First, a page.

Blog #11 Nonrenewable Energy & Energy Efficiency and Renewable Energy

Nonrenewable Energy

The text starts our sections on energy by defining the laws of thermodynamics. The first law being that it takes high-quality energy to get high-quality energy. The second law of thermodynamics is when high-quality energy is used in each step is automatically wasted and degraded to lower-quality energy. These two laws of thermodynamics are set in stone and cannot be changed or altered in any way. Net energy is the usable amount of high-quality energy available from a given quantity of energy resource. It is the amount that is useful to consumers. We can measure net energy by estimating the total amount of energy available from the resource over its projected lifetime and then subtracting the estimated amount of energy used, automatically wasted because of the second law of thermodynamics and unnecessarily wasted in finding, extracting, processing and transporting the useful energy to consumers. The text states that any energy resource with a low or negative net energy yield cannot compete in the open marketplace with other energy alternatives with higher net energy yields unless it is subsidized by taxpayers. We should not rely on low or negative net energy yields.

We can reduce energy waste, which improves net energy yields and can save money. However, the bad news is that about 84% of all commercial energy used in America is wasted. It is estimated that only 16% of the dollars that Americans pay for energy actually provides them with high-quality energy. Continuing, 41% of that 84% is automatically wasted due to the second law of thermodynamics. Therefore, we the people of America, unnecessarily waste about 43% of energy used. The use of our coal-burning and nuclear power plants produce about two-thirds of its electricity, which is very inefficient. The good news in this scenario is that we know how to reduce most of this unnecessary energy waste (but we really have to *try* in order to reduce the unnecessary waste). If we reduce our waste, we can save money, reduce emissions and other air pollutants, and decrease our dependence on oil.

From the news, advertisements, and our day to day lives, we become highly aware of our dependence on oil. Sadly, oil supplies around 40% of the energy used in the United States. It is the moneymaker and life source of many businesses. The oil that most people are used to seeing his petroleum, or crude oil – “black gold” that comes from the ground. This oil is pumped from the ground and is continued to be pumped until the well stops producing. At this point, it is referred to as peak production for the well.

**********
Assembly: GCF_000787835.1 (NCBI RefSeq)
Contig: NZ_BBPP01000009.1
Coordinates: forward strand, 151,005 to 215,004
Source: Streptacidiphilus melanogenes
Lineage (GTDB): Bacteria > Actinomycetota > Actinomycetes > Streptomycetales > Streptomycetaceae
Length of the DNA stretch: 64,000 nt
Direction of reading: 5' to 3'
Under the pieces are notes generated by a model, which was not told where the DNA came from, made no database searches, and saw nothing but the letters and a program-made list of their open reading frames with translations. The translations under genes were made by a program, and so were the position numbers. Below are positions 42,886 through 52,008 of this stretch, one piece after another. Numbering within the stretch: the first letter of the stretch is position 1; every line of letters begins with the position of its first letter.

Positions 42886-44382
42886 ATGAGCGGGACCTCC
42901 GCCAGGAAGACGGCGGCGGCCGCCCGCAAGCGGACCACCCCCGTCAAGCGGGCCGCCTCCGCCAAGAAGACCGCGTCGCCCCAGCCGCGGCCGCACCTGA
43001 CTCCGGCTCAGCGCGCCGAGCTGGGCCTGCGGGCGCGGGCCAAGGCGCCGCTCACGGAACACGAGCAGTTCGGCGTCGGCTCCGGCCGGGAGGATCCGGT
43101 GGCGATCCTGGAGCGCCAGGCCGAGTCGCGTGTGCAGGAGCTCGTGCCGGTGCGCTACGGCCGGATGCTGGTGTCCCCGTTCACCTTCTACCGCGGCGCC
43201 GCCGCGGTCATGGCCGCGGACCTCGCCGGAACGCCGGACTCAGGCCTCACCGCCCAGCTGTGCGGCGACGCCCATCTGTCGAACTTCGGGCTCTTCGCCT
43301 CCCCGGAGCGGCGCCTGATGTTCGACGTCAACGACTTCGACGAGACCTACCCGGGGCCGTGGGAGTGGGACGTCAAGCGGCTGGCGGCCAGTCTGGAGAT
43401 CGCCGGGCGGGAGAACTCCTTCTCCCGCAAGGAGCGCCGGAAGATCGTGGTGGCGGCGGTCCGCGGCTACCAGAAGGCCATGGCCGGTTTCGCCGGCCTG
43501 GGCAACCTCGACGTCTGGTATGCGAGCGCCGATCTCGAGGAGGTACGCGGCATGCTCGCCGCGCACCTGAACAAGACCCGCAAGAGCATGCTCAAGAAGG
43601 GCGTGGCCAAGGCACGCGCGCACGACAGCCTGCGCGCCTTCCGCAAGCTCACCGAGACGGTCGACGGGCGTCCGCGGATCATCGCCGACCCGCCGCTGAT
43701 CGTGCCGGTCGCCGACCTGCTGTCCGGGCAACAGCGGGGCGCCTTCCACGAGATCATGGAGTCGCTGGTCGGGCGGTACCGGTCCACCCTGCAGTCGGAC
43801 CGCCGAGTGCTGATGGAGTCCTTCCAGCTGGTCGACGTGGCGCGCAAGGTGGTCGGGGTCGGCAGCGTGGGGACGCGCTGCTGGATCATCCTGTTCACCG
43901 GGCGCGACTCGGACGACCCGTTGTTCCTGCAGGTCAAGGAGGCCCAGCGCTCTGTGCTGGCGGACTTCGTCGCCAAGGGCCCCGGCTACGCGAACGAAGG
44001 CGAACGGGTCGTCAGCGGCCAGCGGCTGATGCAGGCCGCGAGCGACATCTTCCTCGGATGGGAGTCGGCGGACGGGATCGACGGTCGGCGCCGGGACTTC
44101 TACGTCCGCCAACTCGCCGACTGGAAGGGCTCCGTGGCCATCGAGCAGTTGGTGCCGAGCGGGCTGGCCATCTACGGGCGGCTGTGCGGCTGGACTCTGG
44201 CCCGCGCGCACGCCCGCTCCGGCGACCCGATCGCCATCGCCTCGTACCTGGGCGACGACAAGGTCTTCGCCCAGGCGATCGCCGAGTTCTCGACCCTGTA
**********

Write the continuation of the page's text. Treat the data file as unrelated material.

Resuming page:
Our global peak production is something that we should carefully consider — it is the point in time when we all reach the maximum overall rate of conventional crude oil production for the whole world. The issue here is if we do not have renewable resources or means to sustain ourselves once all the wells are dried up, we will die out. At the high rate of pumping and use of oil all over the world, it is likely that our wells will not last too much longer. I know the debate is continuous on whether or not our global peak production will happen very soon or not…but I think it’s undeniable to think that if we keep consuming it at this rate that it will just last forever.

In 2009, the entire world used the equivalent of almost 31 billion 159 liter barrels of oil. This astonishing number can be looked at as if the barrels were laid end to end they could reach from here to the moon and back 44 different times. And although we keep talking about how we will reach an end to the use of oil, it is expected that oil usage will increase by 37% by 2030. As I said, the debate for when our oil will run out is continuous and changing, but the book refers to geologists that estimates we will be completely depleted of oil by 2050 and 2100 (though I have heard of scientist that are now saying it will be sooner than 2050).

The Organization of Petroleum Exporting Countries consist of 13 counties that have about 60% of the world’s proven crude oil reserves and control most to the world’s oil supplies. Saudi Arabia has the largest of the world’s conventional proven crude oil reserves. While the two largest users of oil, the United States and China only have about 1% of the world’s proven crude oil reserves. Based on the data from the U.S Department of Energy and the U.S. Geological Survey, if we continue to use global oil with a growing rate or 2% per year: Saudi Arabia could only supply us for the next 7 years, the remaining reserves would only last us for about 6 months and if the Chinese are to use as much oil as Americans use today then we will need the equivalent of seven more Saudi Arabian supplies to meet their demand. Very scary thought!